At one end of the spectrum, you hold target populations in different regard which could lead to self-fulfilling prophecies, creating the very risks you seek to avoid in the first place. At the other end, you hold target populations in complete suspicion, segregating and discriminating against them and in turn, limiting their liberty. Neither situation is palatable within contemporary society, and yet it seems to be the direction in which we are heading in order to deal with a new realm of threats.

The increased use of social media:

The increased use of social media is also seeing new crimes emerge through the use of the platforms themselves for hate speech, sexual exploitation and ‘digital wildfires’. These crimes already exist in a traditional format, but are now seen widely online too. The mechanisms available to combat these issues in the online form however leave a lot to be desired.

The alternative could be to introduce full surveillance across social media platforms, in order to identify any risks. We are already aware that surveillance happens to a certain degree through the personalised ads we see following online searches made whilst having these platforms open in the background. However, if we move to using this technology as a response to crime rather than to simply advertise the latest products, we should be concerned about unwanted consequences and miscarriages of justice.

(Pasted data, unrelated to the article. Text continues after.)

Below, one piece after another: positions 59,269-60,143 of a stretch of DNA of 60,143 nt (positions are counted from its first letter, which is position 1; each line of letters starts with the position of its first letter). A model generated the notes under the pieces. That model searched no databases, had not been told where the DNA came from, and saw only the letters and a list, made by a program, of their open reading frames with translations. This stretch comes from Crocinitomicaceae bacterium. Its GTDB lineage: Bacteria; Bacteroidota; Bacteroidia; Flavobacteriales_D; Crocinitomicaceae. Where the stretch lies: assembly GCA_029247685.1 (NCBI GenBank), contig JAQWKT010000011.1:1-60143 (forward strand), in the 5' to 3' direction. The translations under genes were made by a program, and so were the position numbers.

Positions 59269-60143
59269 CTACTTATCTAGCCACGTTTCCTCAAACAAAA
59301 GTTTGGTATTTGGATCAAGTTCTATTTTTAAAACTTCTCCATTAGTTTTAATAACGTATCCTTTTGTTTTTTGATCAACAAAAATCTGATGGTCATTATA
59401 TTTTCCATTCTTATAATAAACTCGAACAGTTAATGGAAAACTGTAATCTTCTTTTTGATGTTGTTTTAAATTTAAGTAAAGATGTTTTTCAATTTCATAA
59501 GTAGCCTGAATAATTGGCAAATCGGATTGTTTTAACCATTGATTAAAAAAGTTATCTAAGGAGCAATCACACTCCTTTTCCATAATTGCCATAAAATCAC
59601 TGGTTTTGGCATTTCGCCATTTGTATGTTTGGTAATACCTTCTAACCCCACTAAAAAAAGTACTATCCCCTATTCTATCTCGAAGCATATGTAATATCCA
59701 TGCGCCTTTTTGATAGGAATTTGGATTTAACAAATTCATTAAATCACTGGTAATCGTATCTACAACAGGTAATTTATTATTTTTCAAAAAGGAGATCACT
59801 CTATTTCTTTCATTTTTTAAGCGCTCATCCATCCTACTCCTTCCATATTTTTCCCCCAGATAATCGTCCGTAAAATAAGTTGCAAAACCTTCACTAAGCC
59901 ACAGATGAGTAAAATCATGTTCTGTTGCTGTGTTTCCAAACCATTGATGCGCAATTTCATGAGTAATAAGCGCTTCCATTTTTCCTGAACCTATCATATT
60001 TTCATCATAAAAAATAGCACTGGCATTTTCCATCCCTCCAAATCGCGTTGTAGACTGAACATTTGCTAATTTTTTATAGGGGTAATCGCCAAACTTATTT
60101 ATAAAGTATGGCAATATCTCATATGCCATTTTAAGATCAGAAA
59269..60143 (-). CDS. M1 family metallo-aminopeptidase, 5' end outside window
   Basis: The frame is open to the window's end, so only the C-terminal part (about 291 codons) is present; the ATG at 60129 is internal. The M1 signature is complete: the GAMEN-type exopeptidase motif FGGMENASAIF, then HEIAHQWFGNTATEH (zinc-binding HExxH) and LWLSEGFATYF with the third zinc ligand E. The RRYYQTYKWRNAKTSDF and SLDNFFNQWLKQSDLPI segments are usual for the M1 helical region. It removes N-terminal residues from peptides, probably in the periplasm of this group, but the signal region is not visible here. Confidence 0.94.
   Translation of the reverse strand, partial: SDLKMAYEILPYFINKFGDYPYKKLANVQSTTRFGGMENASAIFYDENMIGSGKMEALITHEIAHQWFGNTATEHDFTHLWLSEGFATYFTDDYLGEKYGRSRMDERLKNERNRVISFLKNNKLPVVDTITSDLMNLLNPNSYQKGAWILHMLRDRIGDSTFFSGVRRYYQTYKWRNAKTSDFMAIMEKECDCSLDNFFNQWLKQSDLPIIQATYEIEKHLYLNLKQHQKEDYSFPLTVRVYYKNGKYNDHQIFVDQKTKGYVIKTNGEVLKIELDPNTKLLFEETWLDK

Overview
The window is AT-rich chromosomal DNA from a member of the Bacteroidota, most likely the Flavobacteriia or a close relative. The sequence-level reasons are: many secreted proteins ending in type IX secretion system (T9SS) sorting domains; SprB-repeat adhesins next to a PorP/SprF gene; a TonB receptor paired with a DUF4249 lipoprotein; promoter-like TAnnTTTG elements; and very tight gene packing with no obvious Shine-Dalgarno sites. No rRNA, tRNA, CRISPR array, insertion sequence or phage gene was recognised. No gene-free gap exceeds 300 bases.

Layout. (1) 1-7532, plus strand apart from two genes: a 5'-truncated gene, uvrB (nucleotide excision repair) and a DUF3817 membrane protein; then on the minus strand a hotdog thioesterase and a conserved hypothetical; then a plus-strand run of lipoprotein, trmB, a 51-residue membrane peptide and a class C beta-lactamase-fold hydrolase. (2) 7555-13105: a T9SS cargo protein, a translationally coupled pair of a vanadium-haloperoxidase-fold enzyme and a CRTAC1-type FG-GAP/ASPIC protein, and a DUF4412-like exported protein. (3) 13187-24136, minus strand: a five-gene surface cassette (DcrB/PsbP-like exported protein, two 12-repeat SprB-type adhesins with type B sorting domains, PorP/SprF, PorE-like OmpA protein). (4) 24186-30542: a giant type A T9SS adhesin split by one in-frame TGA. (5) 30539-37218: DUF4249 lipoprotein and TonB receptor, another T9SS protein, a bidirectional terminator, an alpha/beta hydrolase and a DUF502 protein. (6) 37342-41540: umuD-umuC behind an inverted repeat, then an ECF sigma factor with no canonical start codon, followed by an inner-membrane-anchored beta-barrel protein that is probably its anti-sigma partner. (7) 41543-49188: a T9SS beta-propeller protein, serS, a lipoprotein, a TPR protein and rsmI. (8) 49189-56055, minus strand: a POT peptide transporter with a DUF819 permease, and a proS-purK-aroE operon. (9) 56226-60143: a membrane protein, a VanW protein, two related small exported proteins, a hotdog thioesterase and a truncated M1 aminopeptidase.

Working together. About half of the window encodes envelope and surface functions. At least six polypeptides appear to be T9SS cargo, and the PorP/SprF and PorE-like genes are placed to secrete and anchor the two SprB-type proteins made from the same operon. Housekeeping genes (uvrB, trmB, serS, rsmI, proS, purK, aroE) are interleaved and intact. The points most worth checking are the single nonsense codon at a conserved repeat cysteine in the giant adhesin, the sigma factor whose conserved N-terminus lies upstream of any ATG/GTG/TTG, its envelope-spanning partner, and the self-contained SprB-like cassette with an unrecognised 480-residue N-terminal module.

This was highlighted when a historian’s post surrounding the ‘Napalm Girl’ photo in the Vietnam war was taken down, cited as a child pornography violation. Similar issues were discussed further in the recent Horizon documentary about Facebook. Here, sole use of preemptive action and online ‘detection technology’ could have led to a miscarriage of justice, and unwarranted punishment for sharing an image of clear historical significance.

Social media and data misuse: